It Take a Village: The Importance of Book Clubs to the Creative Process by
I’ve got a dirty little secret to share: When I published KINGDOM, it wasn’t finished. Sure, there was a beginning, middle, and an end. The narrative made some semblance of sense; I did a half decent job following the classic hero arc. And yes, it was edited and had a sexy cover and some snazzy typeset, but even after it was released, it was still just words on the page. Something was still missing—something critical, that thing that would breathe live into the words I threw down on the page: Readers.
And I don’t mean customers who buy the book and let KINGDOM languish on their Kindles; I’m talking about readers—the people who devour books, dissecting them and freeing the characters from the author’s constraints and allowing the artistic process to continue. It’s never really done; but there is only so much the artist can do before the job becomes communal. To paraphrase Hillary, real art takes a village.
As the writer, the creator, I mold the characters, give them their personalities and their conflicts, and then I set the narrative in motion. But these characters, as well as the story itself, are never fully realized until the writer sets them free—until that moment, they are still too much a product of the author’s own psyche. In order to function as art that is capable of transcending, and therefore, transforming—the ultimate goal of any creative endeavor, including, of course, literary fiction, the author must relinquish control. This can be a painful process, but one that is ultimately necessary if a writer’s creation is to reach its full potential: the artist is ultimately limited by his or her own perspective. The best we can do as writers is start the process—and that’s no small feat. We apprehend the story, snatching it out of the ether and giving it form. But then we must step aside, and allow the community to take our creation and claim it as its own.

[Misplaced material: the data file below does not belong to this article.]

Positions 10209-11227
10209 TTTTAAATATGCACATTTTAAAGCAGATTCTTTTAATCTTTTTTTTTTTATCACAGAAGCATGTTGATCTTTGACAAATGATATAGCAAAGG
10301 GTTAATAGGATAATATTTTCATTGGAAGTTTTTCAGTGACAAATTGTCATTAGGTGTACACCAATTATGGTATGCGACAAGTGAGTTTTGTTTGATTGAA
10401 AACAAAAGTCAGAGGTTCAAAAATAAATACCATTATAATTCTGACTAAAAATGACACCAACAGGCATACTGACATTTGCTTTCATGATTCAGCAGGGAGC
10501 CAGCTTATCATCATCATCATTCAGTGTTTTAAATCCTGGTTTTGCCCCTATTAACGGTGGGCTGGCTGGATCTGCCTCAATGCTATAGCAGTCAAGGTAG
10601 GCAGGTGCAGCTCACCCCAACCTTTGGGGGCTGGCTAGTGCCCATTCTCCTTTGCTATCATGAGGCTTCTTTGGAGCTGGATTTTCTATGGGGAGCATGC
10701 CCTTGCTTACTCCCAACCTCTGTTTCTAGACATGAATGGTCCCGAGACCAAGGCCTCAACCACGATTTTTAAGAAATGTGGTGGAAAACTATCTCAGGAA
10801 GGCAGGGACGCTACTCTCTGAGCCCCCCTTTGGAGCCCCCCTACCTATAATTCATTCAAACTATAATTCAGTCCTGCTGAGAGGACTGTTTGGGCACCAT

Salvation Through Book Clubs
Nowhere is this communal creative process more apparent than book clubs and reading groups. One of the most overlooked aspects of the digital publishing revolution is the ability of readers across the globe to engage in conversations about literature. Even traditional book clubs are flourishing, as members use various forums and social media to continue the conversations begun in living rooms. While individual readers can, of course, continue the creative process described above, it’s these communal readings and discussions that are capable—through discussion and passionate debate—pushing the writing process toward its completion, freeing the characters from my own limitations.
I’ve done what I can as the artist. And so now, it’s with great excitement that I turn KINGDOM over to the Book Club Bash—to passionate readers ready to continue the creative process, and finish the process I started in my basement, so many years ago.